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Wilder Triumphs in Mayor's Race

After Charter Change, Former Governor Is Elected to Lead Troubled Home Town

By Chris L. Jenkins
Washington Post Staff Writer
Wednesday, November 3, 2004; Page A33

RICHMOND, Nov. 2 -- Former Virginia governor L. Douglas Wilder will become this city's first elected mayor in more than 50 years, opening a new chapter in his unpredictable and storied political career.

Wilder, 73, a Richmond native, defeated three other candidates Tuesday, including the current mayor, Rudolph C. McCollum Jr., who was appointed by the City Council three years ago.


L. Douglas Wilder flashes victory signs at his celebration. Behind him is Virginia Lt. Gov. Timothy M. Kaine (D), a former Richmond mayor. (Steve Helber -- AP)

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Wilder was the nation's first and only elected African American governor when he took office in 1990. He will be inaugurated mayor in January, the result of a six-month campaign that returned him to the political scene after 10 years.

At a downtown victory party, Wilder reiterated many of his campaign promises, telling energetic partisans that he will work to return this struggling city to its days as a vibrant urban hub.

"This is a new beginning," Wilder said, telling those in the crowd that he would be counting on each of them to help him lead. "There is an opportunity for all of us to reach out and reclaim and rebuild. I want to see a Richmond that doesn't just have a post office address to designate us, but rather a community that unites us."

Besides McCollum, Wilder defeated former School Board member Charles Nance and architect Lawrence E. Williams in the nonpartisan election. To win, Wilder needed a majority of the votes in five of the nine City Council districts. In unofficial returns, he swept all nine.

In an interview after the polls closed, McCollum said that running against a politician as prominent as Wilder was an uphill battle.

"To say that we were an underdog is an understatement," McCollum said. "But I believe we put forth a positive campaign . . . and I believed it was necessary to talk about the good things going on in the city."

During the campaign, Wilder consistently expressed disgust that the capital city has fallen into what he called disrepair, often citing Richmond's high poverty levels, poor student performance in city schools and an increasing homicide rate. He also described City Hall as a "cesspool" of corruption after several council members and other city officials were convicted of felonies.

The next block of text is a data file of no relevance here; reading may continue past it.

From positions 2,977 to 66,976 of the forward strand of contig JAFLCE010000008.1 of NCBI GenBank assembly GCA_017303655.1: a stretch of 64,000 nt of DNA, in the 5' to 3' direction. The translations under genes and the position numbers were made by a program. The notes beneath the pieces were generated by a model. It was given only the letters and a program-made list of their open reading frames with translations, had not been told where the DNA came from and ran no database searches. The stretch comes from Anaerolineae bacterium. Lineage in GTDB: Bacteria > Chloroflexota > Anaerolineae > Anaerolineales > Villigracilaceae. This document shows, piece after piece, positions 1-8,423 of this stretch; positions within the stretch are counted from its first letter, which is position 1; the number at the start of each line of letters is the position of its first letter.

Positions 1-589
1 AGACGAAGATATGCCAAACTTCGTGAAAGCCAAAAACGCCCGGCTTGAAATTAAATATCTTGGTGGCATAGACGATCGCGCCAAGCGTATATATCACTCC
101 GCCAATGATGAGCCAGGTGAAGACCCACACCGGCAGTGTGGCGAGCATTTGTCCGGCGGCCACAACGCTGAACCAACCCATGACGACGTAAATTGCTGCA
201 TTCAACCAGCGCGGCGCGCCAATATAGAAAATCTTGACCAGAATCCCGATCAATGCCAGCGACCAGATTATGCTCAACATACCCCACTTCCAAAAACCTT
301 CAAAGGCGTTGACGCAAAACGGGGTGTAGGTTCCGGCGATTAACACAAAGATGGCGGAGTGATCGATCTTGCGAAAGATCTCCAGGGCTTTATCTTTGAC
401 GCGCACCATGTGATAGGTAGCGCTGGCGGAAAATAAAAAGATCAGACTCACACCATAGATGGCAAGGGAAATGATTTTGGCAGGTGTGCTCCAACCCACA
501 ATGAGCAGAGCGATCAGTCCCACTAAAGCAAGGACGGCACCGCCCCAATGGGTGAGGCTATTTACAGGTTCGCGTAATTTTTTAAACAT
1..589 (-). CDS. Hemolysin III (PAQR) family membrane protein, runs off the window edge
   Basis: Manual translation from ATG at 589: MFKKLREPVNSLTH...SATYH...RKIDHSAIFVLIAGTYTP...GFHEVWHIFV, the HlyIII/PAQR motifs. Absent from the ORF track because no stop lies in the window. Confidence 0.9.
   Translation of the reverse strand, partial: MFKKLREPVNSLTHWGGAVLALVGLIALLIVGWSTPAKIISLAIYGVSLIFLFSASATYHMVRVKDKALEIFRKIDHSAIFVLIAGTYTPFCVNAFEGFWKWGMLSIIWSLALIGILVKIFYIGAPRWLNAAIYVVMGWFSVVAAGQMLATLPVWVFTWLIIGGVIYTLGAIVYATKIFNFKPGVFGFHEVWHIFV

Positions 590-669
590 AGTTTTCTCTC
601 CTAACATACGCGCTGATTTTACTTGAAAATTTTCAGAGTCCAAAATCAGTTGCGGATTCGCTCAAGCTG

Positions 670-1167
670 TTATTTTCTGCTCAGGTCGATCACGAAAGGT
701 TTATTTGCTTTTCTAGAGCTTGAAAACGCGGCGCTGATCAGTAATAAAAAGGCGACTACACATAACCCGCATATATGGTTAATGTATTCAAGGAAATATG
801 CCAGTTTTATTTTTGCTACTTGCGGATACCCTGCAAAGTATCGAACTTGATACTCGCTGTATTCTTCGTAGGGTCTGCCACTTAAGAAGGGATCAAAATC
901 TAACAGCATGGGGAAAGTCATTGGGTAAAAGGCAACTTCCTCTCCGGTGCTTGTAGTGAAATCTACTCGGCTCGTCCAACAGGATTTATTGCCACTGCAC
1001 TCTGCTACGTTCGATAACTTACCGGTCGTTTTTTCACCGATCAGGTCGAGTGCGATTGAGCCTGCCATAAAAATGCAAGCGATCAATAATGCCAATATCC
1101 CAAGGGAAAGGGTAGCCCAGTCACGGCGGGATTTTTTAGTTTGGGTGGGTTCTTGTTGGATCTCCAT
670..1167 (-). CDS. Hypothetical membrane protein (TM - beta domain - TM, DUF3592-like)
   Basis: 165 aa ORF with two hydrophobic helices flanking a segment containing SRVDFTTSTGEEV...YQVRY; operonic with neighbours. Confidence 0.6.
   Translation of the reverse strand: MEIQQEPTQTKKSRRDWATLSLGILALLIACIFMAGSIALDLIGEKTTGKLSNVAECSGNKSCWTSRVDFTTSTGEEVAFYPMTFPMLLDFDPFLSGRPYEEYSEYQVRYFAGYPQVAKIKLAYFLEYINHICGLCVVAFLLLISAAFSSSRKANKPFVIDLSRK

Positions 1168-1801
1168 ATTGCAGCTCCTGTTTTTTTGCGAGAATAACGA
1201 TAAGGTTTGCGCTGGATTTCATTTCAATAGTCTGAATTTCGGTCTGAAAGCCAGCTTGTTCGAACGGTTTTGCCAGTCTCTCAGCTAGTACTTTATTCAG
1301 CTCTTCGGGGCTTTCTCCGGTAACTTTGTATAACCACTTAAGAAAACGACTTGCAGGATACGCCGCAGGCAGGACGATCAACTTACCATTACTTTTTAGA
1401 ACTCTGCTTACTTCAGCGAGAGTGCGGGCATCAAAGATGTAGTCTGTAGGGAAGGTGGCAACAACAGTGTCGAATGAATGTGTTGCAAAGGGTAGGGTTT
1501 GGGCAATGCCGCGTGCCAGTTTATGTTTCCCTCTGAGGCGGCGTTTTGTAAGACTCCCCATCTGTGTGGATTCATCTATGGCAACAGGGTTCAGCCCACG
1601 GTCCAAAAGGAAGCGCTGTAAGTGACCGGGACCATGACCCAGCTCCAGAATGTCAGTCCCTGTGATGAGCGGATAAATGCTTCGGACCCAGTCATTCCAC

Wilder and his supporters said the former governor's experience managing state government in tough economic times in the early 1990s and his ability to work with local and national business leaders would help restore Richmond as a commercial and residential center. For nearly 40 years, this city of nearly 200,000 has lost jobs and residents steadily as the middle class has fled for the suburbs.

"He's just what the city needs right now, someone to come in and get City Hall moving again," said Norwood Davis, former chairman of Trigon Blue Cross Blue Shield and a prominent Richmond business leader who contributed to Wilder's campaign fund.

But many of Wilder's opponents speculated that the Democrat was simply a front for the city's powerful Republican business interests, which have long squabbled with City Hall.

The former governor raised more than $360,000 during his six-month campaign, much of it from Republican business donors from the city and across the state. Those contributions followed Wilder's public denouncements of Virginia's current governor, Mark R. Warner, a Democrat, for supporting tax increases during the last General Assembly session.

Other critics said privately that Wilder was simply bored and wanted to burnish his image as a political power broker. He disputed both those claims.

McCollum sought to talk up the city's progress and exploit Wilder's recent GOP allegiances.

"This is a city that's on the move," McCollum often said, alluding to $3 billion of development in the past five years.

All four candidates said they would address the city's crime rate and poorly performing public schools. In addition, Nance offered plans to raze all of the city's public housing, and Williams said he hoped to make City Hall more accountable to neighborhoods.

Wilder was able to run for mayor of his home town because of a change he helped orchestrate in the city charter.

Since 1948, the mayor had been selected by the City Council, and the daily management of the bureaucracy had been overseen by a city manager.

But two years ago, Wilder teamed up with former Republican congressman Thomas J. Bliley Jr. and designed a charter change to centralize authority in a popularly elected mayor. The change was put before voters last November and won by a ratio of 4 to 1.

Originally, Wilder said he was not going to run for the job. But he said he felt compelled after many residents and civic leaders encouraged him to enter the race.

Under the strong-mayor system, the city manager's job will be abolished and the mayor will appoint a chief administrative officer to supervise city departments. The mayor will oversee the budget and finances.

"The buck will stop with me," Wilder said at campaign forums and in interviews.

Since leaving the governor's mansion 10 years ago, Wilder has worked on creating a slave museum in Fredericksburg and chaired a task force on government waste for Warner.


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